Trivia Minute July 20, 2016

Freeways: Life in the Fast Lane

by Marcus Michelson
A freeway interchange in Wyoming, Michigan (Photo by Michigan Department of Transportation via Wikimedia Commons)
A freeway interchange in Wyoming, Michigan (Photo by Michigan Department of Transportation via Wikimedia Commons)

On this date in 1940, California opened its first freeway, the Arroyo Seco Parkway.

Here are some things you may not have known about freeways.

Around the world, controlled-access highways are known by many names, including freeways, motorways, expressways, autobahn and autostrada. What they have in common is traffic flow unhindered by intersections, traffic signals or driveways. They are accessed at interchanges by ramps that allow traffic to slow to street speeds. Opposing traffic is generally separated by a median or other barrier.

This allows for safer and faster travel over great distances.

The first limited-access roadway was New York’s Long Island Parkway which opened in 1908. It featured banked turns, guard rails and a reinforced concrete surface. In 1921, the first controlled-access highway in Europe opened in Berlin. It was also used as a racetrack until 1998.

In California, the Arroyo Seco Parkway runs between Los Angeles and Pasadena, a length of a little more than 8 miles. The original 3.7 miles opened on this date. The road is now part of California State Route 110, and was long called the Pasadena Freeway until reverting to its former name in 2010.

In the intervening 76 years, California has built almost 12,000 miles of freeway. That’s almost enough freeway to run from the North Pole to the South Pole.

The busiest freeway in the world is not located in California, or the United States for that matter. It’s Ontario Highway 401, which runs through Toronto. It is estimated that about a half-million cars travel the busiest section on some days.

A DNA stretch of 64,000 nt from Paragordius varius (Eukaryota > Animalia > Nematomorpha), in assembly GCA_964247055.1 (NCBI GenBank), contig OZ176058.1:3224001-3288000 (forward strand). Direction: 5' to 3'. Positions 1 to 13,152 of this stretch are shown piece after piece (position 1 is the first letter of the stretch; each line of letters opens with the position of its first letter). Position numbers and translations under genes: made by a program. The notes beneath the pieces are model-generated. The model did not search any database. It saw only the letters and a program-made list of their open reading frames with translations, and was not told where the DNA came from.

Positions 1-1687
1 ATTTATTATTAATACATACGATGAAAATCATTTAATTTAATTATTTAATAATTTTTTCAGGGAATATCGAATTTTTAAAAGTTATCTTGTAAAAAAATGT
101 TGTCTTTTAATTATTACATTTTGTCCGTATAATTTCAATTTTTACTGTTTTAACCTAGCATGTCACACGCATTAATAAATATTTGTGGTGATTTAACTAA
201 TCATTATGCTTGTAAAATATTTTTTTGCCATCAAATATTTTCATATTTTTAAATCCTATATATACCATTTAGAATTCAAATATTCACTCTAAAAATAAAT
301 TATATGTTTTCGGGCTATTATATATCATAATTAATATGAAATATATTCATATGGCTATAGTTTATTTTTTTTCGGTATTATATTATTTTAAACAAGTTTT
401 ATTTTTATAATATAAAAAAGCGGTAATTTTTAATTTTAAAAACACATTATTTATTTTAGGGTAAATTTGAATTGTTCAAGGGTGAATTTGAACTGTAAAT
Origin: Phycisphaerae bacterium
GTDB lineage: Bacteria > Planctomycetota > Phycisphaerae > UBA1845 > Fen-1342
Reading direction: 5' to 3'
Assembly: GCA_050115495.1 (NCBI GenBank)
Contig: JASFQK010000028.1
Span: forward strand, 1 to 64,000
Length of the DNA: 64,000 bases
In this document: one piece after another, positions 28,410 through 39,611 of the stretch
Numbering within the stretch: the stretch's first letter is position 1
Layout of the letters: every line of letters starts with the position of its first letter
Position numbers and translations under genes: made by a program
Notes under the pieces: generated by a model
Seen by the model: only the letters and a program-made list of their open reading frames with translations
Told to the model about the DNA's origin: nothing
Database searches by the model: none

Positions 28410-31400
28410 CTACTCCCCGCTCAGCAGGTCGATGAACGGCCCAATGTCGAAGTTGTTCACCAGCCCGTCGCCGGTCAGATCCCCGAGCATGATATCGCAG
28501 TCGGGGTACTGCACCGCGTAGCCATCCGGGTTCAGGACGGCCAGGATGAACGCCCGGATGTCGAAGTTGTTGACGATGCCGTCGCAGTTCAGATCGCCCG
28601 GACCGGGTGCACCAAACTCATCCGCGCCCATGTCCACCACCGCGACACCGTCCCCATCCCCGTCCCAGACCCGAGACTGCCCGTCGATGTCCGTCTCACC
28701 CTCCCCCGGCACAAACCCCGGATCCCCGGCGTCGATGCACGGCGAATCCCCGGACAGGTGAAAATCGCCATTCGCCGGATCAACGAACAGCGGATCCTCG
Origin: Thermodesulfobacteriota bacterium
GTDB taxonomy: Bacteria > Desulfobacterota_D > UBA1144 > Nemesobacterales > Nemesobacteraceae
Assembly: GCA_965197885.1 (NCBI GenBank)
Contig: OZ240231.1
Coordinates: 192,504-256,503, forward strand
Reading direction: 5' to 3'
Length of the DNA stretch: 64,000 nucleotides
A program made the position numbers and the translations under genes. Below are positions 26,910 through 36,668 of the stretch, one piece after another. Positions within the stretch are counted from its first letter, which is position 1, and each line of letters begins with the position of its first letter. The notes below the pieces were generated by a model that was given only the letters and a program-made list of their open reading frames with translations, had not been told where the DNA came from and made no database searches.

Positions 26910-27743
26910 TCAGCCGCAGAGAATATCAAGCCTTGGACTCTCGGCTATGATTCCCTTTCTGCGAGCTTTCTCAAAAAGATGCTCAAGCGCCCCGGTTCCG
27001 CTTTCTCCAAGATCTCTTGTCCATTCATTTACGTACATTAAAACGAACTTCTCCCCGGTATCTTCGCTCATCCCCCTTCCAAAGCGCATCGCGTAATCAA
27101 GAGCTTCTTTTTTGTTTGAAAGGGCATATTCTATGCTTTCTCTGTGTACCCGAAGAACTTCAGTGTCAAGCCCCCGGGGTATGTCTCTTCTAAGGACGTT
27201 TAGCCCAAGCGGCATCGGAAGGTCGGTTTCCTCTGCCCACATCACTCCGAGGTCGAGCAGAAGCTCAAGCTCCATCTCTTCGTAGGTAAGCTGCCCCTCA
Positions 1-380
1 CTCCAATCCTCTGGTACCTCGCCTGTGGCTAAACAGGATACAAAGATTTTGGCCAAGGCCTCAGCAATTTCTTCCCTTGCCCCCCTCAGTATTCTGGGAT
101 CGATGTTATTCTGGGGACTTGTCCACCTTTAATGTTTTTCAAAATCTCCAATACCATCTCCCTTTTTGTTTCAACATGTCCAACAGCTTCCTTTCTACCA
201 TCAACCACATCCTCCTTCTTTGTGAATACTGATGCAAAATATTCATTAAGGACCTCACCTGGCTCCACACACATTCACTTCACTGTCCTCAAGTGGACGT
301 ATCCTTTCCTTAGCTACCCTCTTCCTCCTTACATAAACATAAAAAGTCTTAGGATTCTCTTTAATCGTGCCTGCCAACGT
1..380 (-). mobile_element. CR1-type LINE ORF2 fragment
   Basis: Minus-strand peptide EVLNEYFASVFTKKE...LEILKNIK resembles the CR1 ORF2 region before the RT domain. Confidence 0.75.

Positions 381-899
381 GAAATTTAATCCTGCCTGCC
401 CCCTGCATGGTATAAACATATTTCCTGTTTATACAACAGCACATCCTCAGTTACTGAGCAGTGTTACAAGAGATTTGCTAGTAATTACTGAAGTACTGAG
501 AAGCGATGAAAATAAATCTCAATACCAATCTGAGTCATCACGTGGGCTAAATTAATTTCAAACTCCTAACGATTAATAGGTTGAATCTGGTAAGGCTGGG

Our question: The world’s widest freeway is located in Katy, Texas. How many lanes wide is it?

Today is Independence Day in Colombia, Friendship Day in Argentina, and Engineer’s Day in Costa Rica.

It’s unofficially International Chess Day, National Fortune Cookie Day and National Lollipop Day.

It’s the birthday of Alexander the Great, who was born in 356 BC; mountain climber Edmund Hillary, who was born in 1919; and actress Natalie Wood, who was born in 1938.

Because our topic happened before 1960, we’ll spin the wheel to pick a year at random.

This week in 1991, the top song in the U.S. was “Unbelievable” by EMF.

The No. 1 movie was “Terminator 2: Judgment Day,” while the novel “The Kitchen God’s Wife” by Amy Tan topped the New York Times Bestsellers list.

Weekly question

What was the site of the last Confederate surrender to end the U.S. Civil War?

Links

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Sources

https://en.wikipedia.org/wiki/Controlled-access_highway

https://en.wikipedia.org/wiki/AVUS

https://en.wikipedia.org/wiki/July_20

https://en.wikipedia.org/wiki/Arroyo_Seco_Parkway

https://en.wikipedia.org/wiki/Ontario_Highway_401

http://www.cahighways.org/stats.html

https://www.checkiday.com/07/20/2016

https://en.wikipedia.org/wiki/Interstate_10_in_Texas

http://www.biography.com/people/groups/born-on-july-20

http://www.billboard.com/archive/charts/1991/hot-100

https://en.wikipedia.org/wiki/List_of_1991_box_office_number-one_films_in_the_United_States

http://www.hawes.com/1991/1991-07-14.pdf

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